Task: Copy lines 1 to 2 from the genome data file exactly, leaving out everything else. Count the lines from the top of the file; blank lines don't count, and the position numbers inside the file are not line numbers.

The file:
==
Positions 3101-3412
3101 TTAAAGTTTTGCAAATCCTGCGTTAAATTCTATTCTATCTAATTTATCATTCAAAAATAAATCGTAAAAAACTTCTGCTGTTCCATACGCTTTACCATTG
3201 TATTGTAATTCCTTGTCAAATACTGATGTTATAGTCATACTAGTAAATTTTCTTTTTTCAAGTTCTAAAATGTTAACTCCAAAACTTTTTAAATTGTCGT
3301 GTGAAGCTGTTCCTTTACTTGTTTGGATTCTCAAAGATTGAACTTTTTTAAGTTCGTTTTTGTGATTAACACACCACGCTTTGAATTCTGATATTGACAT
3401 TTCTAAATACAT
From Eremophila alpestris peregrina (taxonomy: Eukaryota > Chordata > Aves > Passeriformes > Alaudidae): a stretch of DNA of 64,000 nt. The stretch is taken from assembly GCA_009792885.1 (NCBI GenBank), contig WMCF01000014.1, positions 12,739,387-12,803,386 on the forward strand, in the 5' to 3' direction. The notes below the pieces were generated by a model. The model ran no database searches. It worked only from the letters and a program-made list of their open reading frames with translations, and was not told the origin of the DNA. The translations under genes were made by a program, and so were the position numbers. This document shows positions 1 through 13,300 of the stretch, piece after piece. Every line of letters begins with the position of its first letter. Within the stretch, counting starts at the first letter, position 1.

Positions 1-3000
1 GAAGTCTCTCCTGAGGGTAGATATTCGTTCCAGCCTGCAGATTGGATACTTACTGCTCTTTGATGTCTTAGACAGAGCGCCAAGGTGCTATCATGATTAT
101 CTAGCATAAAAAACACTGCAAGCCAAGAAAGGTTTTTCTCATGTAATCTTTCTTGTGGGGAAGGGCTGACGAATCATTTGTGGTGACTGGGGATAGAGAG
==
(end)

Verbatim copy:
Positions 3101-3412
3101 TTAAAGTTTTGCAAATCCTGCGTTAAATTCTATTCTATCTAATTTATCATTCAAAAATAAATCGTAAAAAACTTCTGCTGTTCCATACGCTTTACCATTG